The health care sector of Guyana is currently managing 16 known cases of microcephaly.
This is according to Senior Psychologist within the Mental Health Unit of the Ministry of Public Health, Dr. Balogun Osunbiyi.
Microcephaly is a condition where the head of a newborn baby is smaller than normal. It has been established that this condition can result from a number of reasons including genetic abnormalities or by drugs, alcohol use, certain viruses and toxins that are exposed to the foetus during pregnancy, that damage the developing brain tissue.
According to Dr. Osunbiyi, although the number of cases stands at 16, it wasn’t so long ago that there were 17.
“There were 17 cases but one died not so long ago,” said the Senior Psychologist, who revealed that all of the cases that are being managed are between the ages of one and two. These cases hail from Regions Four, Seven, Nine and 10.
Although microcephaly is not a new medical phenomenon it did become a concern to the local health sector a few years ago when Guyana was faced with an outbreak of the Zika virus, which is transmitted through the bites of the Aedes species of mosquito which is
prevalent in Guyana.
But there is currently a decrease in the number of patients affected by the Zika virus owing to the proactiveness of various Ministries and public health officials across the country, Dr. Osunbiyi said.
“Zika as it is doesn’t pose the same treat as it did a year ago when it first showed its head,” Dr. Osunbiyi said, even as he disclosed that there continues to be an earnest need for the health sector to give psychological support to families to help care for children with microcephaly.
He however disclosed that “One of the things about neuro-cognitive cases is that sometimes you don’t know of these cases at all in the public health system.” This is due to the fact that “…after a mother is discharged a baby can be locked away at home and maybe it is quite a while after, when the child becomes sick and has to visit a health facility, then you realise the child has a low developmental challenge.”
Dr. Osunbiyi said that children with such conditions are usually referred for further assistance by the Maternal and Child Health Department of the Ministry. Currently there are two psychologists, himself included, who are tasked with delivering psychological education to families with such a need.
“In terms of the ongoing interaction and intervention with these children who are one and two years old, they need to be provided with necessary support and mechanisms to deal with a developmental challenge that they did not invite,” said Dr. Osunbiyi.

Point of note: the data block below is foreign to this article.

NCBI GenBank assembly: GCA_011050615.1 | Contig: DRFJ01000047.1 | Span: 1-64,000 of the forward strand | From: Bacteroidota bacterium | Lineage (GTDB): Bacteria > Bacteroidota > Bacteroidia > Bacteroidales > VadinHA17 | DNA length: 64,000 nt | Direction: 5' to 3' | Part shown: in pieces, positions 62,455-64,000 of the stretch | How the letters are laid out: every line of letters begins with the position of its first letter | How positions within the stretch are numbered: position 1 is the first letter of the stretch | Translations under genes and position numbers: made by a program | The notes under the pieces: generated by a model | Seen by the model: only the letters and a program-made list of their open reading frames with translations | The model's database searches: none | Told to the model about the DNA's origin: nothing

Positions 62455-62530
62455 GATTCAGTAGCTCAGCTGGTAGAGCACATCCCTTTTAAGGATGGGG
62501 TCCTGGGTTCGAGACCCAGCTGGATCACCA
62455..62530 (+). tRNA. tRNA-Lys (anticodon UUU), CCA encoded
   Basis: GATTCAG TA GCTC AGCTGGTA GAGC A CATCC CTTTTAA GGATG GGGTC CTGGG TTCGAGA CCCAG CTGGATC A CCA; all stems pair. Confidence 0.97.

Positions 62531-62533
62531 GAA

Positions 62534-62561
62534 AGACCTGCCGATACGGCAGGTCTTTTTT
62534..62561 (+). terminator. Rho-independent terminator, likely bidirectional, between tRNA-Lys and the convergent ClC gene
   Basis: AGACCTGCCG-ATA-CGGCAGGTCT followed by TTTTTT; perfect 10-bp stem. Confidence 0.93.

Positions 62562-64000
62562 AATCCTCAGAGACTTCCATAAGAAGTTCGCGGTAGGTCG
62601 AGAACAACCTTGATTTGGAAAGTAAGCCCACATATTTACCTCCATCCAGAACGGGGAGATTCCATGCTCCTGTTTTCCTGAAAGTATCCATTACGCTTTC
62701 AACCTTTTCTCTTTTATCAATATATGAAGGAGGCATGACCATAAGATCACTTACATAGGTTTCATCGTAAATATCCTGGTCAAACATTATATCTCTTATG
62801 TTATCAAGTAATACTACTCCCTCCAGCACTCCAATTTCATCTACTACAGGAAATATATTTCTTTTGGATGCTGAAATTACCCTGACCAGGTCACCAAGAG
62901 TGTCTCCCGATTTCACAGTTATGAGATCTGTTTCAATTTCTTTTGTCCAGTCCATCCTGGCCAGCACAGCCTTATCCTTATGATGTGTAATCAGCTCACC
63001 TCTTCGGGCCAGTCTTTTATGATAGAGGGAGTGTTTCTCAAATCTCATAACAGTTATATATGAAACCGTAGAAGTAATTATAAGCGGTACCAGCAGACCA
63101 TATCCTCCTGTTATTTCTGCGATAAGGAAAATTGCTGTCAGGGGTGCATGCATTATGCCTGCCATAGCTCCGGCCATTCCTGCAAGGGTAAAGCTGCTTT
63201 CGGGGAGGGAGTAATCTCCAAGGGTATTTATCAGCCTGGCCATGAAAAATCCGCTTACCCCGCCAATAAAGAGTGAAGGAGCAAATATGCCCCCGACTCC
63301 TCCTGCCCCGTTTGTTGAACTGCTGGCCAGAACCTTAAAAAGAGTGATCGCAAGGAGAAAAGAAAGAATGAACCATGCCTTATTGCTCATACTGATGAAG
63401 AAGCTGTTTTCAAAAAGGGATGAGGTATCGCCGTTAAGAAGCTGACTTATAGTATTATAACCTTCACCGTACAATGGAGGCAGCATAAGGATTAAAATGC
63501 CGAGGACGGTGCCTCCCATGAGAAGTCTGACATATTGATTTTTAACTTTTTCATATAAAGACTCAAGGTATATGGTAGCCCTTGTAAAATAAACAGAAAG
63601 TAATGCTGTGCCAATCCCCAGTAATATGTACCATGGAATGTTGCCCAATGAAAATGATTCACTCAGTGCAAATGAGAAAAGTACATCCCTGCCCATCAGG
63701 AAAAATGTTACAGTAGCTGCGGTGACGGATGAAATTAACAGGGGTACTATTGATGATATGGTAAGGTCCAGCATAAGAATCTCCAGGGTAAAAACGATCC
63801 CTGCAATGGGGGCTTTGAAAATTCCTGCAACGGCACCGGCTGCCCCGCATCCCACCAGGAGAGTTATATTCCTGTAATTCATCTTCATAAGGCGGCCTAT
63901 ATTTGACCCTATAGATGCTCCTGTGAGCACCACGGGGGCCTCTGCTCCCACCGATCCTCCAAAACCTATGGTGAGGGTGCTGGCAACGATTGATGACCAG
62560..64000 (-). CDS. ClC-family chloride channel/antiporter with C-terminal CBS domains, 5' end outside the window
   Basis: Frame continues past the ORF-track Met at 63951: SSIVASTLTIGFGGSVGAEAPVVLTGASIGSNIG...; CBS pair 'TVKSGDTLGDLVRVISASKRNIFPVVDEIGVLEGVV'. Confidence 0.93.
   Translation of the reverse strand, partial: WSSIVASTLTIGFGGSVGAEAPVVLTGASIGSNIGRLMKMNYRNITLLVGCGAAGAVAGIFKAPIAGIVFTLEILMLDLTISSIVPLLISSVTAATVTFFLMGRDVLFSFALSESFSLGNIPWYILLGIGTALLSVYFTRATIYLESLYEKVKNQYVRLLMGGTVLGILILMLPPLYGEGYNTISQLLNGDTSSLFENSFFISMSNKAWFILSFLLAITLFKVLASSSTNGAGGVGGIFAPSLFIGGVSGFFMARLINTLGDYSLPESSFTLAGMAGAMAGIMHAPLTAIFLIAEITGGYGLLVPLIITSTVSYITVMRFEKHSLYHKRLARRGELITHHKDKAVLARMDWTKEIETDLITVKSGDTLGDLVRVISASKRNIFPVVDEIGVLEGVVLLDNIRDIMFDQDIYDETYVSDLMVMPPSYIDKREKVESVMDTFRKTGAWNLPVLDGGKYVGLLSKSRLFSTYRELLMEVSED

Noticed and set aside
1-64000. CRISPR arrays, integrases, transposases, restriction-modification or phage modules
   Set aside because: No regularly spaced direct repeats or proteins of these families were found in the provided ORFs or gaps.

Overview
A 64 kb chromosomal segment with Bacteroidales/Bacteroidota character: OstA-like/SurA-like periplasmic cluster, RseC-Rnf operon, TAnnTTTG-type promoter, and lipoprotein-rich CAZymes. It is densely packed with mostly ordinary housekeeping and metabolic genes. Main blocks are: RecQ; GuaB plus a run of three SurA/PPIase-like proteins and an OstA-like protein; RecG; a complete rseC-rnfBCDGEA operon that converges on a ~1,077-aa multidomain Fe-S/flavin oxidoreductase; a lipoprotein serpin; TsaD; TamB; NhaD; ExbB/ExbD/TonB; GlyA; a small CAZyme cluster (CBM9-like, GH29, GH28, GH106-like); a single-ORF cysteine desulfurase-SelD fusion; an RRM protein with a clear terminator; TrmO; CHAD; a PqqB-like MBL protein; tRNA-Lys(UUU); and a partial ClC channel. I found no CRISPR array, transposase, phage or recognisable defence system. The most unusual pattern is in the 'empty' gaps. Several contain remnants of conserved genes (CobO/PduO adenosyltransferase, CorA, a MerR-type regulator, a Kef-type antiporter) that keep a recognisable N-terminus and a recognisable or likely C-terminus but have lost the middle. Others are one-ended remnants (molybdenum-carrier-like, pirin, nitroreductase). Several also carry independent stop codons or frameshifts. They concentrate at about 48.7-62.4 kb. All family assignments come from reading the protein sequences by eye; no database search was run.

Moreover, he disclosed that in addition to the patients and families with members affected with microcephaly, the Mental Health Unit is also tasked with reaching out to those with other forms of neuro-cognitive challenges such as cerebral palsy and Down syndrome.
One of the primary aims, he said, is to prepare not only parents, but caregivers and loved ones, for the task at hand. Dealing with such conditions can be especially hard for families since, according to Dr. Osunbiyi, “you know you are bringing a child nine months and you have expectations of normalcy and you have this impact. It can, and usually does, affect close family members including siblings, because you have a child or a brother or sister who has a neuro-cognitive challenge, and therefore it is our responsibility as psychologists to offer services to best prepare those parents and loved ones, and to help us to treat with the child as much as we can.”
“There are certain methods, certain skills that we can teach them to help that child to be as normal as possible. Also, we want to help that child with their own self-esteem and self-confidence as they grow and begin to go to school…” said Dr. Osunbiyi.
But in addition to availing psychosocial support, Director for Disability Rehabilitation within the Public Health Ministry, Ms. Arian Mangar, said that the Ministry also offers physiotherapy to the young patients.
She disclosed that the level of therapy is dependent on which developmental stage the child is at.
“So if the child cannot hold up his or her head we will work on that. If they can’t sit we help them and once they are sitting, we will want to get them to interact or have them roll over…You want them to do everything that a child can do. But they usually need help to be able to do everything that a normal child can do,” said Mangar. She however asserted that since they all present differently “there is no one protocol for all; it depends on where they are in their developmental stage, and then we will work with them from that to get them to as close to normal as possible.”
According to Mangar, keen attention is also given to parents since “they will develop anxiety and depression, because it isn’t easy to deal with that…to have a child who is disabled, someone you have to, in a lot of cases, do everything for, every day for the rest of their lives. It is hard, so they need support too…. so we have to give it to them,” said Mangar.
Earlier this week the Ministry of Public Health through its Disability Rehabilitation programme launched a support group for families with children suffering from neuro-cognitive disabilities.
“The main goal is to help parents to cope. To listen and to show them that they have support from their physical therapists too,” said Mangar. The move to amplify services in this regard comes even as the Ministry prepares to observe World Physiotherapy Day today.
World Physiotherapy Day is being observed under the theme ‘Physical Therapy and Mental Health’ thus the collaboration between the two departments [Mental Health and Disability Rehabilitation] to help address the needs of patients.
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